Dimensions of Dipole
A = 99 cm
B = see text
C = 24 mm
D = 26,5 cm
E = 14 mm
F = 12 mm
L = > 50 cm
Dipole and Gamma-match, they are both from the same material, like Alumunium tube (pipe) with an external diameter of about 8mm.
The "Slide" bracket has been constructed from an aluminium stripe, about 12 mm wide.
The "Gamma match" is made by a piece of Aluminium tube with overall length of about 26,5 cm (dimension D ). The space between Dipole and "Gamma" rod its about 22 mm (FIG. 3). Gamma rod is parallel to Dipole rod.
The "matching system" is made by stripping a part of RG58U cable, about 26 cm long. The most part of 26 cm must be insert into "Gamma" tube, just "insert" - do not connect anywhere. This way
we made a capacitor... as you know, a capacitor has two plates... here the first "plate" is the internal (stripped) cable of RG58 and the second "plate" its the Gamma-tube. (Actually, its a cylindrical and not a planar capacitor).
Note: because the internal diameter of Gamma-tube is larger from internal cable of RG58, you must insert again into central cable of RG58 the outer piece (cover), without the shield. This way, the central cable will be keeping in the center-point along Gamma - tube. Picture below shows how you prepare the RG58 cable in four steps.
"G" part on picture above, will be inserting into "Gamma-tube". The "shield" of RG cable must be connect to the screw on the dipole center-bracket. Figure 5 below shows the details.
Now, I suppose you have already the dipole with "Gamma-match". Cut the RG58 cable in overall length between GND point (screw on dipole-bracket) and connector equal to "Lamda"/2 x 0,66 (0,66 = velocity factor of RG58).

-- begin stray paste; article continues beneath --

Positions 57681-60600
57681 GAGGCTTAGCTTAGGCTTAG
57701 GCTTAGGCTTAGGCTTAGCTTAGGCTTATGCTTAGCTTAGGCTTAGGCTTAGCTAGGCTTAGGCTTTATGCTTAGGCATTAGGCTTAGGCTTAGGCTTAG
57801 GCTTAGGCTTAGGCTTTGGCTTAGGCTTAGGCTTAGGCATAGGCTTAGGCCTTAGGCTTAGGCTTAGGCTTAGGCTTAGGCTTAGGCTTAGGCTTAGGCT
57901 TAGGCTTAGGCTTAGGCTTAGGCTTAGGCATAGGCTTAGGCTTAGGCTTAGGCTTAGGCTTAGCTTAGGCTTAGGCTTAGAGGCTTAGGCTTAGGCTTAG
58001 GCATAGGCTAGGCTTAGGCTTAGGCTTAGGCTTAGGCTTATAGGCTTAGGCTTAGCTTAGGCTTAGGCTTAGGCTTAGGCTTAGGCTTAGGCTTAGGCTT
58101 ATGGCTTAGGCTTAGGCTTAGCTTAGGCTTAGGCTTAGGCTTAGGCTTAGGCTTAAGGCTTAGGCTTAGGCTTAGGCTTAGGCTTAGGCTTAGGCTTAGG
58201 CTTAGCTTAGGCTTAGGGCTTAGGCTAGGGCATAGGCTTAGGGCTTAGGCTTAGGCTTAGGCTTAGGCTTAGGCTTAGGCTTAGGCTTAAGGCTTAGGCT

For example: Using the formula
Wave length(Lamda) = 300 / F => L=300/145 => L=2.0689 meters
Lamda/2 for 145 MHZ = 2.0689 /2 = 1.034 meters...
Using Coaxial cables we have always a Velocity Factor. For RG-58 that is 0.66
So, a piece of Coaxial cable equal to Lamda/2 is 1.034 x 0.66 = 0.682 m
That is the electrical length of Lamda/2 coaxial.
Thus, the total length from GND terminal on Dipole-bracket up to PL connector, is about 0.682 m or 1.365 m (x2) if the first is too short.(Dimension "K" on FIG.6). Just keep in mind that, use always Lamda/2 x 1,2,3 etc. in order to have enough length of Coaxial, between dipole and SWR bridge.
Put the connector into a SWR meter and connect the other side of SWR with an handheld VHF tranceiver. Keep in mind, the rest part of transmition line between SWR and VHF TX (dimension " K' "), which includes the SWR, it must be also resonable for the desire frequency , like "K" part.
Now, set the output power to "Low" on VHF and the frquency to 145.000 MHZ . By placing the dipole about 2 meters above ground, press the PTT and adjust the antenna by sliding (moving) the "Slide-bracket" up or down, looking simultaneously for the minimum SWR on the SWR bridge.
In my prototype antenna, the distance between Boom and "Slide-bracket" was 24 cm for SWR 1:1 (dimension "B" on FIG.1). Finally, secure the screw with a screw-driver on the Slide-bracket and don't forget: all screws they must be from bronze-material.
=> L=300/145 => L=2.0689 meters
Keep in mind: if you want just a simple dipole antenna (i.e for packet or APRS station), after the final installation in your tower the feed-cable it must be a good type of coaxial cable, like
RG213, H100 or similar... I've used just a piece of RG58 ( close to Gamma-match) because is flexible and that helps to make the Gamma, but unfortunately the RG58 has a very "High Loss" into 145 MHZ ... so, just make the final piece close to dipole with that and the rest meters with something much better ! (RG213, H100 etc)
Finally, figure below shows the SWR curve between 142-148 MHZ. The dipole has an excellent SWR curve, absolutely symmetrical into 2 m Band.